Our book today is Walter Magnes Teller’s An Island Summer from 1951, his sentiment-infused reminiscence of a “happy family holiday” on Martha’s Vineyard with his wife and four children. The book, illustrated by Donald McKay, follows the adventures of the Teller family as they take the ferry and make their way to the Paint Box, their quaint little house at Menemsha:
There was the Paint Box like a new love in summer – or so she seemed to me, freshly painted and fascinating. For all of us she became a well-equipped ark in which we rode a great wave of enthusiasm, always perfectly sure of stepping out onto a pinnacle of joy. In point of fact, however, she was well grounded in a little tree-framed hollow that made a delightful yard and was well back from the Bight – the watery part of the world being visible only from second-story windows. A trim and useful barn was behind the house.
It’s natural that Teller, having himself been a small-paper editor (and having loved the job, as most small-paper editors tend to), would waste no time in seeking out the Vineyard’s own legendary specimen of that misfit breed:
… Early in summer I went to Edgartown. Beautiful and quiet, and one gets the impression that it has been that way a long time. I stopped at the office of the Vineyard Gazette to talk with the editor, Henry Beetle Hough, one of that vanishing tribe in the present-day race of Americans, a man who owns and edits and writes his paper. He must be one of the last of the salty editors the men who get out their weeklies without help from Walter Lippmann or the Alsop brothers, Winchell or Pearson, or canned comics, or wire services. He reports the local news, yet interprets it, too, writes his own editorials, has a good deal of correspondence from readers, and though he calls his paper a nonpolitical journal of Island life, his readers do not hesitate to comment on many subjects.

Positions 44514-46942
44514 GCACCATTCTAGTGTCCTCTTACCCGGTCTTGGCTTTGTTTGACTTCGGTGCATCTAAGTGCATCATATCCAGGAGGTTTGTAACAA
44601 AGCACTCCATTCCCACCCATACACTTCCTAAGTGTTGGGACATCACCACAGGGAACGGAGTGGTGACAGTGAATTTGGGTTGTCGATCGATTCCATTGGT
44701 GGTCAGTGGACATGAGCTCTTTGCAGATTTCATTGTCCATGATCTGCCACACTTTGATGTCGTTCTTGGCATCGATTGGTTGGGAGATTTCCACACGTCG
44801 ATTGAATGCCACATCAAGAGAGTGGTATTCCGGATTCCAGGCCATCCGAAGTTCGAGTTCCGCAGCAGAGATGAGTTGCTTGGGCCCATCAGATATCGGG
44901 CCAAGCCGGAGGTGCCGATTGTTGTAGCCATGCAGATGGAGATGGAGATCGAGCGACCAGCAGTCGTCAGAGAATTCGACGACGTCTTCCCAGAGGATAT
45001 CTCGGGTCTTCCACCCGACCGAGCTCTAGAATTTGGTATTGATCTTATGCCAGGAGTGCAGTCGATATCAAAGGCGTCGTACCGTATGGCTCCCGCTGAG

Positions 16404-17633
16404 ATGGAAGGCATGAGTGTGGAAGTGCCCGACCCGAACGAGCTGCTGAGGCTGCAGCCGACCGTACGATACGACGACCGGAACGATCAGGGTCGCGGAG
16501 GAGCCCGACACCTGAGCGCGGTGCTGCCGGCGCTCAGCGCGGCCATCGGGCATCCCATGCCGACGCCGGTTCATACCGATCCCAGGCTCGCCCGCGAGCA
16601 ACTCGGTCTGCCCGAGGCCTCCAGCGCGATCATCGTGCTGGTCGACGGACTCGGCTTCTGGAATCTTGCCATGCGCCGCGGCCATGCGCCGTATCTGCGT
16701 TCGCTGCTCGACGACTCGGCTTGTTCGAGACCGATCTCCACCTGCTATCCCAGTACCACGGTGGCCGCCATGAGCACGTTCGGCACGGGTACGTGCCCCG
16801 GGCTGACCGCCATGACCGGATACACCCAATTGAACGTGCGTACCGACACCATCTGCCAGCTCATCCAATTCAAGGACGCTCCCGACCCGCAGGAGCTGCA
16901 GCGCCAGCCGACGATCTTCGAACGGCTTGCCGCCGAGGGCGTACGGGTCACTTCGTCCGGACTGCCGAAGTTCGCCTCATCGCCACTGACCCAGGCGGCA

The Tellers go through all the rituals of the Vineyard in summer, the swimming, the divvying up of bedrooms, encountering the colorful locals, and the bicycling all over the island, and Teller himself very winningly depicts it all in the warmest tones. He even invites a few guests for brief stays, and he’s very accurate about the perils of doing that:
A mistake, if you have fallen in love with the Island, to shout your love to the world. Some friend comes along at the height of the season, wants to swallow it in three days. The weather is bad, he wonders what you see in the old girl anyway, and you wish to God you’d kept sill, for you know he will never understand.
An Island Summer slowly meanders through its blessed season, heading toward the end of summer, and regularly throughout the book Teller has the same kind of visceral reaction that countless Vineyard visitors have had as their allotted time there runs out:
Down by the creek that connects Menemsha Pond with Vineyard Sound it was dusk, a light in the western sky, unearthly shapes, and colors I thought I had never seen before, a million reds promising a hot day in the morning. How to hold the colors, how to nail down the sky. A hopeless kind of love in the hand, yet everlasting in the head.
I re-read An Island Summer recently because I was thinking back to the winter my beagles and I spent on the Vineyard many years ago, a harsh and snowy winter at a time long before the year-round super-conveniences of the present day. It was a world away from the summer experience of the Teller family; there were no sunny promenades, no tourist-painters on the Edgartown street corners, and when I decided to walk the beach at Gay Head in a stinging snowfall, only one of my dogs agreed to accompany me (he was 18 years old at the time, a fact I subsequently never let my younger dogs forget). But in addition to being a bit on the spartan side (the little house we were borrowing wasn’t weatherized – we had storm shutters and had one of these fireplaces that burn ethanol, and that was it), those two months were also a reminder to me of something Teller is remembering throughout his book: that the Vineyard is magical all year round, always inviting its real appreciators to try nailing down the sky.
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